Veterans reflect on their service in the VFW Color Guard
AUSTIN, Minn. — For some veterans, their service to the military ends after they are discharged. Others, however, continue to serve well past their retirement. Veterans Truman Moen, Charles Rector and Mel Flicek are all in their 80s, yet still perform military rites for military funerals as part of the Austin VFW Color Guard.
As some of the oldest color guards at the VFW, Moen, Rector and Flicek have seen many days pass out in the cemetery.
“Some days are nice, some days are cold, some days are wet, but it’s something you gotta do,” said Moen, a color guard member of 58 years.
Some aspects of the job, however, have become more difficult with age, like marching, they continue on because it’s an important duty.
“I enjoy every bit,” Flicek, color guard of 32 years, said. “But I can’t march like I used to.”
Though it can be difficult at times, none of the veterans say they see an end in sight for their color guard career.
“I’ll continue until I can’t do it anymore,” said Rector, a color guard of 10 years.
Truman Moen, the oldest of the trio at 89, has also spent the longest amount of time on the guard. He served in the Army from 1944 to 1947 and fought on small islands in the South Pacific. Moen even recalls shaking Gen. Douglas MacArthur’s hand.
“He put us into the division he wanted, put us on a boat, and away we went,” Moen said of MacArthur.
Moen was discharged as a private first class, though he said he could’ve been a higher rank if he had taken over for his platoon leader who was killed.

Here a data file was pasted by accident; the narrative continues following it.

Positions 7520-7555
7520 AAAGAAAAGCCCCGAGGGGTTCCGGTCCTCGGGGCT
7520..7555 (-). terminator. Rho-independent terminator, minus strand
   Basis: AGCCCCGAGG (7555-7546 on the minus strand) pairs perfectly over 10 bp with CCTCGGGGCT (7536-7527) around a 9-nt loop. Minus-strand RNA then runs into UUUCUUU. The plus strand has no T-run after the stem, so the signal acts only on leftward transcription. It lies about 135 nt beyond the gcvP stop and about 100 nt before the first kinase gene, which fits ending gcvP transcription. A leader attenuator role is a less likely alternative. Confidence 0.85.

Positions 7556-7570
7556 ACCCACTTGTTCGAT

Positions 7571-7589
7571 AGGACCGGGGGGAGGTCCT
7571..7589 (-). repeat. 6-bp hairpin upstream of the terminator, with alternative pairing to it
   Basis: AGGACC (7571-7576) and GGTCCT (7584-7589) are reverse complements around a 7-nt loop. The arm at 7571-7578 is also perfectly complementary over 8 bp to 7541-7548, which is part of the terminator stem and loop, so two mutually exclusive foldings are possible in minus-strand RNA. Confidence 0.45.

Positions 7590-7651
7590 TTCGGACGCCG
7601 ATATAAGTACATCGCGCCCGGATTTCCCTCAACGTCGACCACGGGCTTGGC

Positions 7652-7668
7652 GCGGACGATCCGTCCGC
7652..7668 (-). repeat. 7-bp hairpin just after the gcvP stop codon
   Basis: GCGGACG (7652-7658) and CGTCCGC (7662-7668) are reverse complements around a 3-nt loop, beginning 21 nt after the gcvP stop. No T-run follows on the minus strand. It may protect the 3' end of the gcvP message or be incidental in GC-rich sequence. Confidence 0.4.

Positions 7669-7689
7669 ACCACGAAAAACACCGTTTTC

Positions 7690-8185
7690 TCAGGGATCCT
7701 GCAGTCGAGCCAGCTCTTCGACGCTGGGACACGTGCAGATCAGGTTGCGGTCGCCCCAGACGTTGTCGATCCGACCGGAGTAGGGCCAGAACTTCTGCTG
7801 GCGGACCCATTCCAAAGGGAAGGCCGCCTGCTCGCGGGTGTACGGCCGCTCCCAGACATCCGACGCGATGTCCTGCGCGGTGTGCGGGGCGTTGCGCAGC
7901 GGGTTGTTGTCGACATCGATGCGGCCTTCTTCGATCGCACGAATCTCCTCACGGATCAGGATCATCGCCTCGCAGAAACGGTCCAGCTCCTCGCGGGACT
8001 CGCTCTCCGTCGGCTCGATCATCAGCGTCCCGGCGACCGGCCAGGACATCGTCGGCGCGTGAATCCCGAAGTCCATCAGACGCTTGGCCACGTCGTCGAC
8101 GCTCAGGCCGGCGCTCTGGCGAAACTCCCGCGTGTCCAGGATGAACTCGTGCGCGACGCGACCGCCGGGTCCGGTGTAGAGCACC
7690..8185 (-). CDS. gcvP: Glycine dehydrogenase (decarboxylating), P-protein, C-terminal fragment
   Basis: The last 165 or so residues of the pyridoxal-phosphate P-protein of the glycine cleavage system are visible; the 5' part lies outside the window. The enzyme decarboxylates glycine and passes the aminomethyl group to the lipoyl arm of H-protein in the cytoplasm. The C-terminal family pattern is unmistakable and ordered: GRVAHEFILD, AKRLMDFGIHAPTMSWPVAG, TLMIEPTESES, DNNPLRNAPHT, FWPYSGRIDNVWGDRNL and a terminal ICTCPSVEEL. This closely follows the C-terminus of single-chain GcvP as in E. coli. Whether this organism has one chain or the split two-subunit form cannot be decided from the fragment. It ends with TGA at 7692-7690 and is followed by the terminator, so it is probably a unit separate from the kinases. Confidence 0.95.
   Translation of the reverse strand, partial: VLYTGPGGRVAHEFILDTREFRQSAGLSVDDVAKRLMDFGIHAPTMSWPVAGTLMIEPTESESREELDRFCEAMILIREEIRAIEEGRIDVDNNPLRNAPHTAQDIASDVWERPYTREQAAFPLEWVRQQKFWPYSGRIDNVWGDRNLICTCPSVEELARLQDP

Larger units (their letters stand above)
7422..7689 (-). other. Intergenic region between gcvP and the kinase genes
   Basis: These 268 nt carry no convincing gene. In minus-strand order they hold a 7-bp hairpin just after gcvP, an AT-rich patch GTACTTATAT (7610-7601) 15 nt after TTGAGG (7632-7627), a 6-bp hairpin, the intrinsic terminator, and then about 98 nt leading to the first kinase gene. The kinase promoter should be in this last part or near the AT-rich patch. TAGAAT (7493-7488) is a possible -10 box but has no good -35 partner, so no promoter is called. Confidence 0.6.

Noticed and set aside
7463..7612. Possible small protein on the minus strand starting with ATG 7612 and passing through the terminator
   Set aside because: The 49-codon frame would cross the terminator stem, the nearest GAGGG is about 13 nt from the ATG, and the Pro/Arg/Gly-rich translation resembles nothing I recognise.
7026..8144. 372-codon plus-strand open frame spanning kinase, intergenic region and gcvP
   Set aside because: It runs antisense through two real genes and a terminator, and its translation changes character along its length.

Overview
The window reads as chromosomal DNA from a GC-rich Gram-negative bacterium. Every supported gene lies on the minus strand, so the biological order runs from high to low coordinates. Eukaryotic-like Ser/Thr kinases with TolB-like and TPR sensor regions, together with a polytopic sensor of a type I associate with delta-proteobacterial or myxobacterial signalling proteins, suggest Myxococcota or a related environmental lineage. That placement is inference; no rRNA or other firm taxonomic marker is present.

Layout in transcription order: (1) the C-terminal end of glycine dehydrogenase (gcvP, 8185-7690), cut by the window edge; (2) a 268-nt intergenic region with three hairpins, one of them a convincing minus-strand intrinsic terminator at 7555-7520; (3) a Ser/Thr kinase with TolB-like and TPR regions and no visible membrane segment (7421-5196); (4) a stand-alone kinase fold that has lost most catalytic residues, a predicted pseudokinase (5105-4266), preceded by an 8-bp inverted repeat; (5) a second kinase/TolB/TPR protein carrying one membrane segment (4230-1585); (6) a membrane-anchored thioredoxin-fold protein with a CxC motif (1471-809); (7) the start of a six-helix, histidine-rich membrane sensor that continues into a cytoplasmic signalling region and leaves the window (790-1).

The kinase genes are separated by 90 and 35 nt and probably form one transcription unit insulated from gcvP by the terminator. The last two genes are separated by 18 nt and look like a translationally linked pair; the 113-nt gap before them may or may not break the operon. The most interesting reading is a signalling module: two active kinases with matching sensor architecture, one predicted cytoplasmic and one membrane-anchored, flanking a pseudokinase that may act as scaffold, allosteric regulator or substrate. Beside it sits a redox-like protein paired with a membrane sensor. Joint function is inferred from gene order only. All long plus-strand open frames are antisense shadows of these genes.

“I didn’t want to do it,” Moen said.
Moen has spent 58 years as a color guard and just like the other two veterans, Moen doesn’t have an exact date set for retirement from the color guard.
“At 89, you take it a day or a year at a time,” he said.
Mel Flicek, 81, has spent the past 32 years serving as a color guard, and currently commands the VFW Color Guard.
He first entered the National Guard as an 18-year-old along with some friends from his hometown.
“I grew up wanting to be in the military,” Flicek said.
Once he was called into active duty, Flicek spent 11 months fighting in the Korean War. He was discharged as a sergeant.
In 1982, a good friend of Flicek’s suggested he join the color guard. Since then, Flicek says he has enjoyed his time as a color guard.
So far this summer, Flicek says he hasn’t been to many funerals.
“It’s been a quiet summer so far,” Flicek said.
Charles Rector, 84, joined the military long before he was legally allowed. As a parentless 15-year-old living in a hotel, Rector had been through a hard time in his life when he turned to the navy. Rector lied and claimed he was an 18-year-old so he could serve, though a recruiter caught him. Luckily, he was allowed to serve anyway.
“The recruiter told me, ‘I’ll let you go in, but if you get in any trouble let me know and I’ll get you out’,” Rector said.
Rector was in the navy from 1945 to 1947 in the South Pacific in Guam where he repaired ships. He was discharged as a seaman first class.
It was after the death of another loved one that Rector got involved with the Austin VFW Color Guard.
“I wanted to get out of the house,” Rector said. “I’ve always admired [the color guard].”